As the Web turns 25, it seems to be the moment when old-timers (myself among them) look around and ask, “Are things getting better or worse online?”

The original sin of the Internet, Ethan Zuckerman writes in the Atlantic, is the underlying business model. Advertising and intrusive surveillance allow users to access services like Gmail and Facebook for “free” – quotes used here because they’re obviously not free – rather than simply asking customers to pay.

The Internet with a Human Face, which I linked to a few weeks ago, is really worth reading if you haven’t taken the time. Maciej Cegłowski, who founded Pinboard (which I highly recommend in my recent Cool Tools interview), delivers a strong indictment against the harmful effects of Google’s business model on the user experience online.

Email Is Still the Best Thing on the Internet, writes Alexis Madrigal in the Atlantic. Not only is it not dead, as people have predicted, but it’s proven surprisingly resilient on mobile devices. (There’s still the question of how to manage your email, a skill which you can learn in three bullet points.)

Doomed to repeat it, writes Paul Ford, referring to programmers’ recurring attempts to “fix” email and todo lists with an endless series of new apps and platforms. (Personally I prefer my own todo list, Good Todo, which solves both problems – and as it turns 10 years old this year, has longer usage than any of the tools mentioned in the column.)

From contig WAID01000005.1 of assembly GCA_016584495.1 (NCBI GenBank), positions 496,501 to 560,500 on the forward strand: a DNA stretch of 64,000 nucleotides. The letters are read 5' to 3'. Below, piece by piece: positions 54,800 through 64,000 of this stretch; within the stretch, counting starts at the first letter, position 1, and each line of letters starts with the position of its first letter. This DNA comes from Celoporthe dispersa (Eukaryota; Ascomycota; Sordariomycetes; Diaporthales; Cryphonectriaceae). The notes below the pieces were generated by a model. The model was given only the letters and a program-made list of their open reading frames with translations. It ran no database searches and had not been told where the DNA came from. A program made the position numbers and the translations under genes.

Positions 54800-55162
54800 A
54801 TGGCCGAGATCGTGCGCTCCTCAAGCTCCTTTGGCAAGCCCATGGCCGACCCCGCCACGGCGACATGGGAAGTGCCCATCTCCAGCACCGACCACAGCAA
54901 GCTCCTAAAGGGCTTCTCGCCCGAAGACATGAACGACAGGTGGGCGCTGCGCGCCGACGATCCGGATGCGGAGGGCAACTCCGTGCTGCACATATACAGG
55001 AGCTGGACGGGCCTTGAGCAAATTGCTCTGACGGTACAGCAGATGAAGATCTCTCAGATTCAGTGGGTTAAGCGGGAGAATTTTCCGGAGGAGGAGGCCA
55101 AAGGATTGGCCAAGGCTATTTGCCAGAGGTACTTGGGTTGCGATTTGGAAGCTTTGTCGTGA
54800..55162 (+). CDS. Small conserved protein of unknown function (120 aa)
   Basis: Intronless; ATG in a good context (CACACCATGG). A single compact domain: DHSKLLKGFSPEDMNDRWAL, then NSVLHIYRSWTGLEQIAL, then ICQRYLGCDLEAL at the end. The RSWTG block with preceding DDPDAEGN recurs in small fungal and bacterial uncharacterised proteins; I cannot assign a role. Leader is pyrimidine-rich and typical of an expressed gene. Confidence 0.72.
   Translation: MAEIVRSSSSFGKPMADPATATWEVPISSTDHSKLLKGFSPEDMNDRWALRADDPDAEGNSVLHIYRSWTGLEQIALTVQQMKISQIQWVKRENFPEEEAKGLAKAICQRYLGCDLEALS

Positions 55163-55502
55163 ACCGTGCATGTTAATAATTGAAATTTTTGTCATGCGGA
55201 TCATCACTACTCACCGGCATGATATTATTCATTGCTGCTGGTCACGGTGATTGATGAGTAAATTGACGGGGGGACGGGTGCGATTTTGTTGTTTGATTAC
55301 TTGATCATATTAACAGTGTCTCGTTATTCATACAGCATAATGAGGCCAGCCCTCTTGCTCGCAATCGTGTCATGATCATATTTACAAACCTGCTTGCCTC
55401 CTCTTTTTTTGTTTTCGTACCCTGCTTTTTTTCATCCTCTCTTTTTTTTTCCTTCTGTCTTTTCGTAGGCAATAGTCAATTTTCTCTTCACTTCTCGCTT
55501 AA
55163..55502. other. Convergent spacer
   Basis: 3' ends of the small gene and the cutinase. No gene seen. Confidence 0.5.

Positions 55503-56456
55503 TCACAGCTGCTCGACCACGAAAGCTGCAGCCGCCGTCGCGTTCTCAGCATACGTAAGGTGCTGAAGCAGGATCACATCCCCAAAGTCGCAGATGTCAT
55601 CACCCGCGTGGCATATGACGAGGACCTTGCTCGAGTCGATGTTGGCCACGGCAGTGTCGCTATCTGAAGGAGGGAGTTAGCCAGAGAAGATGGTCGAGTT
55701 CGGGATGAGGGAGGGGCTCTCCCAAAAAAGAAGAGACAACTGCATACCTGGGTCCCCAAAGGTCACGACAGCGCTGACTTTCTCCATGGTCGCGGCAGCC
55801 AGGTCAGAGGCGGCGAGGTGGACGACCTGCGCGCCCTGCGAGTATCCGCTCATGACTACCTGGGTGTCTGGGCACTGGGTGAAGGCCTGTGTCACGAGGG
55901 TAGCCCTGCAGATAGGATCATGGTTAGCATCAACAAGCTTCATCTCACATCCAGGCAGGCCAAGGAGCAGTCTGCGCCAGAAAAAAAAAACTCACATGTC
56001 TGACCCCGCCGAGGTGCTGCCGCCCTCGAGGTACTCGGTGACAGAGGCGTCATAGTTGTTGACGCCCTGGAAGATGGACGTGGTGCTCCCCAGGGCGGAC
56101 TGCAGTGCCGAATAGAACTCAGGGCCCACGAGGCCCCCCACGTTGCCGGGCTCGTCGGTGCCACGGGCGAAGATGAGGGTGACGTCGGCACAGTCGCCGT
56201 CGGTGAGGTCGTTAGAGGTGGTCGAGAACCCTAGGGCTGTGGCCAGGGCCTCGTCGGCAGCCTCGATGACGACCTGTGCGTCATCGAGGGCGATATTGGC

The bad customer experiences from Comcast and Time Warner are likely to continue, I argue in this Huffington Post article by Tim Stenovec.

On the other hand, today we have Wikipedia, and Meetup, and Duck Duck Go – all services that didn’t exist 25 years ago. There’s plenty to improve online, but plenty to celebrate as well.

  1. With the exception of web site speeds getting better, I think in general web experiences have worsened.

    It’s the Walmart clean aisle example in reverse. Pages have become so junked up to try to sell.

    I think the worst culprit is personalization. It’s almost always done poorly. I listened to a pitch from a known vendor in this space. Then they shiwed me three sites using their system. They, for the lack of a better word, sucked.

    I wonder if they included their customers?

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